We walked from the road, following the little girl along indistinct dusty paths through the brush, to her home, in a remote sun-parched area of rural Kenya. Her mother sat within a small enclosure, its boundaries marked by a low hedge of thorns, with the girl's three brothers. Nearby, a goat nuzzled at the family's dishes and plates, stacked in a roughly woven basket. When she saw her family, the little girl ran ahead of us, and I watched as she shared the cereal bar I had given her with her eldest brother.
Her mother sat demurely, as her daughter ran up, and it took me a moment to realise that this was partly because of her disabled feet, which faced in the wrong directions. I felt awkward to have turned up, like this, and could sense her embarrassment, as she readjusted her brown skirt about her ankles, to better hide her feet.
In the glare of the sun, the family's home seemed painfully modest and fragile. A thatched mud hut, through whose walls the wooden framework showed, here and there; a tangle of fabric the only door. As the leader of our group sat with the mother, and played with her children, Mrs Tom, a local community leader, invited me to enter the house. I had come along to help record the work of the charity that was supporting this family, and the school that the little girl attended, but I still felt that I was intruding on these people's lives. The mother gently encouraged me to go in, and I followed Mrs Tom through the doorway, into the dark room.
It was just one room, perhaps a third the size of my far from grand living room at home, and it was thick with a fug of smoke from the fire that burned in one corner. Above the gently smoking embers hung a small cooking pot containing stewing beans. To one side of the tiny cramped space stood the parents' bed, a makeshift curtain of clothes the only dividing wall between their space and the other large bed, where their four children slept. As my eyes adjusted to the murk and darkness - there were no windows - I began to make out the objects that were stuck into the eaves of the wall; old porridge stirrers, arrows, a kettle, a machete.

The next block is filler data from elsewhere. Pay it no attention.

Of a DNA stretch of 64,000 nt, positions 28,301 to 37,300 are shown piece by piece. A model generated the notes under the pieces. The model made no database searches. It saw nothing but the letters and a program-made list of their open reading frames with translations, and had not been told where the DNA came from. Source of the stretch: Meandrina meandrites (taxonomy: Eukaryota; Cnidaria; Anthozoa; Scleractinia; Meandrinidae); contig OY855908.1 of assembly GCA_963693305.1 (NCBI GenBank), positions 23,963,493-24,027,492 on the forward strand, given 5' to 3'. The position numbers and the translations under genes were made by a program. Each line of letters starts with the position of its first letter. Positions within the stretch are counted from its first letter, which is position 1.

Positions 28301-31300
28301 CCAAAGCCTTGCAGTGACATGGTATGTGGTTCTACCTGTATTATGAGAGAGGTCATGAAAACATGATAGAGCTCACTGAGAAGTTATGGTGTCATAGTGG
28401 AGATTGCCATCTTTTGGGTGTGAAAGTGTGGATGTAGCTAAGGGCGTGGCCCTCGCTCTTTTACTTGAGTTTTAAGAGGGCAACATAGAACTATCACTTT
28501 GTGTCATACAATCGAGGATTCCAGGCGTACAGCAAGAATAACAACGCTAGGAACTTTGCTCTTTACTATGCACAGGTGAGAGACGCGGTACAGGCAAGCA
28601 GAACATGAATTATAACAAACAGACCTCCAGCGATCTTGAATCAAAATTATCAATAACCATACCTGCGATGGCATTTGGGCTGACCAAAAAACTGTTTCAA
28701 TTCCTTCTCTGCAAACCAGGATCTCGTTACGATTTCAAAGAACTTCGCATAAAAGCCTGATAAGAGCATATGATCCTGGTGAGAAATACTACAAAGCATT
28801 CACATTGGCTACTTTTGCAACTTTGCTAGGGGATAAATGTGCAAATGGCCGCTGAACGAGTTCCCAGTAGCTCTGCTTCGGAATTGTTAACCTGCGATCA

We had been in the community for about a week, and had seen the mothers walking their children to school, but this was the first time I had got so close to a family, and their normal lives. For all the expectations that I might have had of culture shock, visiting this remote, rural and desperately poor community, the thing that had struck me the most was how fundamentally alike we were. It should not have been a surprise; that these people were perfectly normal people, with whom I had a great deal in common, but we are conditioned, sometimes despite ourselves, to think of people as very alien because they live in a different place, or in a different way.
As I took in the tiny space inside this family's home, however, I could feel something welling inside me; in clumsy terms, I suppose it was a sense of injustice at the fact that these people were living in such basic conditions, in genuine hardship. Combined with this was a terrible sense of impotence at the scale of their poverty and at the odds that were so cruelly stacked against them. Back outside, I did my best to engage positively with the children, but I was aware of my own quietness, as I struggled to assimilate the experience. Finally, we handed out toys for the children, said our goodbyes and walked back along the sandy track towards the road. As we did so, it took me by surprise to realise that I was crying, despite myself.
There is so much to be done, in this world, that it can feel like an impossible task to achieve anything. Things can be done to bring positive change, however. We just have to allow for the fact that a small change for the better is infinitely better than no change at all. Whilst, individually, we can only do so much, when we combine our forces, our good intentions, and our resources, the effect can be greater and more beneficial than we can sometimes imagine.